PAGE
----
The idea of using an oil to clean your client’s skin seems counterintuitive. Doesn’t oil clog pores and create acne breakouts? Let’s discover how this interesting skin cleansing option works and how you can find the best cleansing oils for all skin types.
Using a cleansing oil to attract the sebum on your skin works. There are good oils and bad oils when it comes to what goes in or goes on our bodies. For example, we learned that hydrogenated oils were a bad guy when it was included in almost every snack food in America and heart disease skyrocketed. Cleansing oils are good guys. The sebum on your client’s skin, mixed with dirt, makeup and pollutants is attracted to the cleansing oil and binds to it as it is massaged in. It dissolves the grime and then it is lifted off with rinsing. This leaves the skin feeling soft and supple.
Ingredients You Want in Your Cleansing Oil
Cleansing oils are typically derived from botanical oils and extracts. They usually contain a mixture of extracts (green tea, jasmine), vitamins (vitamin E and C), and botanical oils (olive, sunflower, sesame, safflower, almond, grape seed.) Depending on your client’s skin, make sure you keep the following tips in mind:
Clients with Oily Skin: Look for cleansing oils that have botanical amino acids. These acids break up the extra sebum that is produced in oily skin in a snap.
Clients with Dry Skin: Hydration is key for these clients so most cleansing oils are safe to use considering their natural hydrating benefits.
Clients with Combination Skin: Use a cleansing oil that includes safflower oil. With its dual cleansing and hydrating capabilities, it’ll work wonders on combination skin.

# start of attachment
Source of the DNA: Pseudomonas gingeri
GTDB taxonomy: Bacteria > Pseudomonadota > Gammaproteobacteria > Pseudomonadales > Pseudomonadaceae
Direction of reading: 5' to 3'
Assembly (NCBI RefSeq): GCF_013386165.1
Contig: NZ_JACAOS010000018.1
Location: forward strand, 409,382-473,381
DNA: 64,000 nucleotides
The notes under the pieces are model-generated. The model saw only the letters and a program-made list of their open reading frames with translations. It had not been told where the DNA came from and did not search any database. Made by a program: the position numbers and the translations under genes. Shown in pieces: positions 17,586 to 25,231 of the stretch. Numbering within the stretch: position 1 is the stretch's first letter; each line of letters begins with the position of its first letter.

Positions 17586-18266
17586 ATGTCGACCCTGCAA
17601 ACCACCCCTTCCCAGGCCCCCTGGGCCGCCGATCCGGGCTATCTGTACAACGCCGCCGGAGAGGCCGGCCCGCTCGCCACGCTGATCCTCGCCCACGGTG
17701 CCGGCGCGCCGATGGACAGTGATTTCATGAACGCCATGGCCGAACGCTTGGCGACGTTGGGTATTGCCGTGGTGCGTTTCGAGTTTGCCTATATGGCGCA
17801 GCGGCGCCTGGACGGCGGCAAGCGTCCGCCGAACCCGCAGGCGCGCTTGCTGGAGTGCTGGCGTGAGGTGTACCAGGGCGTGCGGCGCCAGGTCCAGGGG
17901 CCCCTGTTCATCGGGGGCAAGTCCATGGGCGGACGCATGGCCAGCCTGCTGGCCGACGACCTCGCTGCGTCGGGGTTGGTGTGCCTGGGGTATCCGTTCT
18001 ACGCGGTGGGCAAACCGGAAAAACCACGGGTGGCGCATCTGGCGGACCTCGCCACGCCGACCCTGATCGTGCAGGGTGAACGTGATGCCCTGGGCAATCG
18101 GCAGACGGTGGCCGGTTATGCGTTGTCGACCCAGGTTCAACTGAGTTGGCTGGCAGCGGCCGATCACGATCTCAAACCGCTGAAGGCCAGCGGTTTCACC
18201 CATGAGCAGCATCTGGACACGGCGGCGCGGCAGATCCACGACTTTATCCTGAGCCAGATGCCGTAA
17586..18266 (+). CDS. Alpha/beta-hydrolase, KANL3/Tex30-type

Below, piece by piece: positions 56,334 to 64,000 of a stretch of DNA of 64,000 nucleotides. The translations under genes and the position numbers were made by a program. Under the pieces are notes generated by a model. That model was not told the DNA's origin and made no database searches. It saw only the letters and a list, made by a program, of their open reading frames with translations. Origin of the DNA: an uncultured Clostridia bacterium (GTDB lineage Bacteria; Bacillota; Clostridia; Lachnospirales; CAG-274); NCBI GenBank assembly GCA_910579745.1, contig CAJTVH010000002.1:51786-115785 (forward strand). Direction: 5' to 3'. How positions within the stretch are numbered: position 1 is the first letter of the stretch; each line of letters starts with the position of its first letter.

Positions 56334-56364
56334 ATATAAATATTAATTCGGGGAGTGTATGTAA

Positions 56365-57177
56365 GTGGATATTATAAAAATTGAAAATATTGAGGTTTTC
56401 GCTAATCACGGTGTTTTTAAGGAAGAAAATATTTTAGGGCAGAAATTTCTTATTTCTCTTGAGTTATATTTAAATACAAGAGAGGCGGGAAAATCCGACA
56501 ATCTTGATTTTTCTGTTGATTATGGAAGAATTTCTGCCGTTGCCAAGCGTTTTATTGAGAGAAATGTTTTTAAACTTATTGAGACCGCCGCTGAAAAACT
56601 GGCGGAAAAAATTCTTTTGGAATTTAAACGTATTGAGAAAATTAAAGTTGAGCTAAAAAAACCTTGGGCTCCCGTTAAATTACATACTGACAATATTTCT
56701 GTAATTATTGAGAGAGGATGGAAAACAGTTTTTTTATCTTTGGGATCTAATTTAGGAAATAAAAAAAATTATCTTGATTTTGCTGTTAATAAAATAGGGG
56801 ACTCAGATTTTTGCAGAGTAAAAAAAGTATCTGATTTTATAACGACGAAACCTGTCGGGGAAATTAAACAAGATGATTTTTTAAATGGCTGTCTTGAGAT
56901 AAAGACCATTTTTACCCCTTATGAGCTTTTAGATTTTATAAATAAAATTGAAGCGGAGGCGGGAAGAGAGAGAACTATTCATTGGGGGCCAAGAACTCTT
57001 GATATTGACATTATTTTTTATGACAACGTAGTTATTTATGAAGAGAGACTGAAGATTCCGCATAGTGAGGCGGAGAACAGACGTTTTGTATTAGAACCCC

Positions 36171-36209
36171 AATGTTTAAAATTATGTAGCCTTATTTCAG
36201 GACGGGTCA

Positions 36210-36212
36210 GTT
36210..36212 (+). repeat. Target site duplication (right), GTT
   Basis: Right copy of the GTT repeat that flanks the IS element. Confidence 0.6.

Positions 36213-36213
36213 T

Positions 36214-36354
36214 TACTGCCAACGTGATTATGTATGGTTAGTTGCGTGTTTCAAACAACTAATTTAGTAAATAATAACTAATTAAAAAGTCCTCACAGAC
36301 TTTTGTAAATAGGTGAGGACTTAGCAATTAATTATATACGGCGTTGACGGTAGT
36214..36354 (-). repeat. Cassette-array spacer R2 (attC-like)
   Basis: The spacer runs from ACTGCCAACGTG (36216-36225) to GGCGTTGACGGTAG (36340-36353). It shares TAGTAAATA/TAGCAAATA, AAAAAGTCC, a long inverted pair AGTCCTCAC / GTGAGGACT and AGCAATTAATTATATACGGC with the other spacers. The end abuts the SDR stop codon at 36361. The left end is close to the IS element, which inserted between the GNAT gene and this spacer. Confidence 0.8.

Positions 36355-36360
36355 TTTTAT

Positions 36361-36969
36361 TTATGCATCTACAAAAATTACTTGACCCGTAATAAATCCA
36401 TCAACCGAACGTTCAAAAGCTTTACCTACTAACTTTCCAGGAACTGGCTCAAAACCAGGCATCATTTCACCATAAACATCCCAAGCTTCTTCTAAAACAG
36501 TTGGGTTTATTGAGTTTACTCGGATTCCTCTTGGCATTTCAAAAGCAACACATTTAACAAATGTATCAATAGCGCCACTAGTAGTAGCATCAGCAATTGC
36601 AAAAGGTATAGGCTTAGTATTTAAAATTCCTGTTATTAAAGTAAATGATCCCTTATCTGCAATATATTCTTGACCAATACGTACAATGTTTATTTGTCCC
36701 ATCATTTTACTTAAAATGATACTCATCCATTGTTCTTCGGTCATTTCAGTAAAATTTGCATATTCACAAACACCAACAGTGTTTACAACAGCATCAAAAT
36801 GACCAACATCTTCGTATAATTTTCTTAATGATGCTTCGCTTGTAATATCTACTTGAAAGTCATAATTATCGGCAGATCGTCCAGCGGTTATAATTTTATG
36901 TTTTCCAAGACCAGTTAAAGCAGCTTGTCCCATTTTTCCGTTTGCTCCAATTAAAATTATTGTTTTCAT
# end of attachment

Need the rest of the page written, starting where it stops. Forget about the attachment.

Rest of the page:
Clients with Sensitive Skin: Choose a soothing formula. Oils that contain olive oil are a good choice.
Beyond these tips, it’s important you review the ingredients of your cleansing oils to make sure it has the good and doesn’t include the bad.
The Ingredient You Don’t Want in Your Cleansing Oil
When reviewing the ingredients, you might notice that a few have some additional fragrance added or might contain a percentage of mineral oil. Mineral Oil is not an ingredient you want to see in your cleansing oil. Mineral oil is a by-product of petroleum. (gasoline manufacturing.) It has been used in cosmetics as an occlusive agent for years. It reduces the TEWL but also ranks high on the cosmogenic scale. This increases the propensity for blackheads and breakouts. There are also some concerns with consistent mineral oil use because the skin absorbs the hydrocarbons in petroleum, which is a carcinogen. Avoid cleansing oils with mineral oil (it might also be listed as paraffin oil.)
If you or your client get grossed out by the amount of makeup and dirt is still in your skin after you apply toner, switching to a cleansing oil may be a good option.
Photo: Shutterstock | Honeybee49
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Mary Nielsen grew up in Minnesota but calls Portland, Oregon home for the past 30 years. She is the Executive Director of Spectrum Advanced Aesthetics Institute and serves on the board of Certified Advanced Estheticians for the state of Oregon. She is a happily married grandmother who has been thrilled to be working in the never dull field of advanced esthetics for over 17 years. She spends her free time outdoors or at her sewing machine.
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